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Polyend Seq

Step Sequencer
By Rory Dow

Polyend Seq

Polyend's Seq offers straightforward step sequencing and buttons galore in one very attractive package.

The Seq is a hardware MIDI step sequencer which aims to bring a Zen-like approach to the art of pattern creation. The elegant design is reflected in its operational simplicity. No menu diving, no touchscreens, no preferences. Will the Seq take you to a higher plain of sequencing Nirvana? Let's find out...

These Go To 32

The first thing anyone will notice about the Seq is the striking design. A hand–crafted wooden case, topped with matte–black metal panel, populated by no fewer than 272 illuminated rubber buttons. The majority are step selection buttons for the eight tracks, with each track having 32 steps. Additionally there are eight track select buttons, eight function buttons, six value knobs and a nice bright TFT screen. Round the back, along with the 5V DC power input and power switch, you'll find a USB MIDI port and four standard MIDI DIN ports: one input, a thru and two outs.

Basic operation is concise enough that you don't need a manual to get going. You can select a track or step button and adjust values such as note, velocity or length using the knobs. The TFT screen will give you information pertaining to the item you have selected. If there is more than one editable item on screen, a press of the clickable encoder will cycle through the parameters. The function keys on the very left allow operations such as pattern selection, copy/paste, quantise, randomise as well as transport controls.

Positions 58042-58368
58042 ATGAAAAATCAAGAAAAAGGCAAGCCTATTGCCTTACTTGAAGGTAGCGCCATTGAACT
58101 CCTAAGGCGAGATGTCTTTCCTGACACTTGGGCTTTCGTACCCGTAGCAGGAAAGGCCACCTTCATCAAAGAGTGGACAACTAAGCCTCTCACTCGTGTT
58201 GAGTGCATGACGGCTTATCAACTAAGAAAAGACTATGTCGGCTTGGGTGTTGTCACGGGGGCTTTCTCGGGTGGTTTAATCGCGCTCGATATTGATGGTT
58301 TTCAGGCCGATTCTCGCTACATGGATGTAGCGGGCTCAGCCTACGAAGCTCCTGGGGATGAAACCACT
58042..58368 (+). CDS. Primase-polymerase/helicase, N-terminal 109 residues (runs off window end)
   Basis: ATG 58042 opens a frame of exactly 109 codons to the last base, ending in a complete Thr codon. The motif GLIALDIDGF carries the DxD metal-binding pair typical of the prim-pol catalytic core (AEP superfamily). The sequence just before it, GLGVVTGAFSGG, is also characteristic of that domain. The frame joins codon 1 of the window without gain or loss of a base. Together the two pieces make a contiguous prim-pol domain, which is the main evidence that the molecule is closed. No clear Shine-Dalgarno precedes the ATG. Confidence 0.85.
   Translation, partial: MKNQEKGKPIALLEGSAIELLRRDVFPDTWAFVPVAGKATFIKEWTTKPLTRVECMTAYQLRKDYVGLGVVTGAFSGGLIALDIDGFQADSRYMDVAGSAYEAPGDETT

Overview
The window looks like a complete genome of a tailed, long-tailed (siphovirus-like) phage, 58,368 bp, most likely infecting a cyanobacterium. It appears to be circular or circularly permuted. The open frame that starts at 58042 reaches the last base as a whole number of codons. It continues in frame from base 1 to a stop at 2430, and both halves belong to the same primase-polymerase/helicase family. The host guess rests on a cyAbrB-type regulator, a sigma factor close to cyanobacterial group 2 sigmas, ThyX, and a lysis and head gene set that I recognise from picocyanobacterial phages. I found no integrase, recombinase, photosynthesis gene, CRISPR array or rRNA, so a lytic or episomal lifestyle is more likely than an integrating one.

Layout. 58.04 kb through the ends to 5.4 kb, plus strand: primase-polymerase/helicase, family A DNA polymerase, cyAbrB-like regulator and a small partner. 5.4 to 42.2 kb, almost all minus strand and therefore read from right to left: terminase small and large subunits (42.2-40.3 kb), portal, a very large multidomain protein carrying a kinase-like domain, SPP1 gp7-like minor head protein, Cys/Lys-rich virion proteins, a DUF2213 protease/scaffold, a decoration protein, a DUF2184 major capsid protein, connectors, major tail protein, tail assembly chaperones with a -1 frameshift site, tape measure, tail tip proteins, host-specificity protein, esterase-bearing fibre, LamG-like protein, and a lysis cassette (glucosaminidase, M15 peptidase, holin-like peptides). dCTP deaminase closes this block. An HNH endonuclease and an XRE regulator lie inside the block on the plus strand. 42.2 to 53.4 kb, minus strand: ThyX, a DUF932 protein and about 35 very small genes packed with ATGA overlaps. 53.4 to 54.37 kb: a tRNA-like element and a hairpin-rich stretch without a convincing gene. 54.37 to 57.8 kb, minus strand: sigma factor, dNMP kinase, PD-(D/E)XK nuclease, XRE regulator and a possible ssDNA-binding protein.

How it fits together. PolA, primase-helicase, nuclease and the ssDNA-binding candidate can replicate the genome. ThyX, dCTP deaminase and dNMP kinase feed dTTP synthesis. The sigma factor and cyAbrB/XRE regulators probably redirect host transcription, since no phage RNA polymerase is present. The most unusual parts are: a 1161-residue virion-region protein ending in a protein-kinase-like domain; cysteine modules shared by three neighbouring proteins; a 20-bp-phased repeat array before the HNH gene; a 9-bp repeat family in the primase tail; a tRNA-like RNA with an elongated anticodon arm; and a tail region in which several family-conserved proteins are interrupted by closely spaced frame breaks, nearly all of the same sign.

Around the back of the Seq we find a quarter-inch footswitch socket, two MIDI outs, a MIDI thru, a  MIDI input port and a USB socket.Around the back of the Seq we find a quarter-inch footswitch socket, two MIDI outs, a MIDI thru, a MIDI input port and a USB socket.

What's In A Pattern?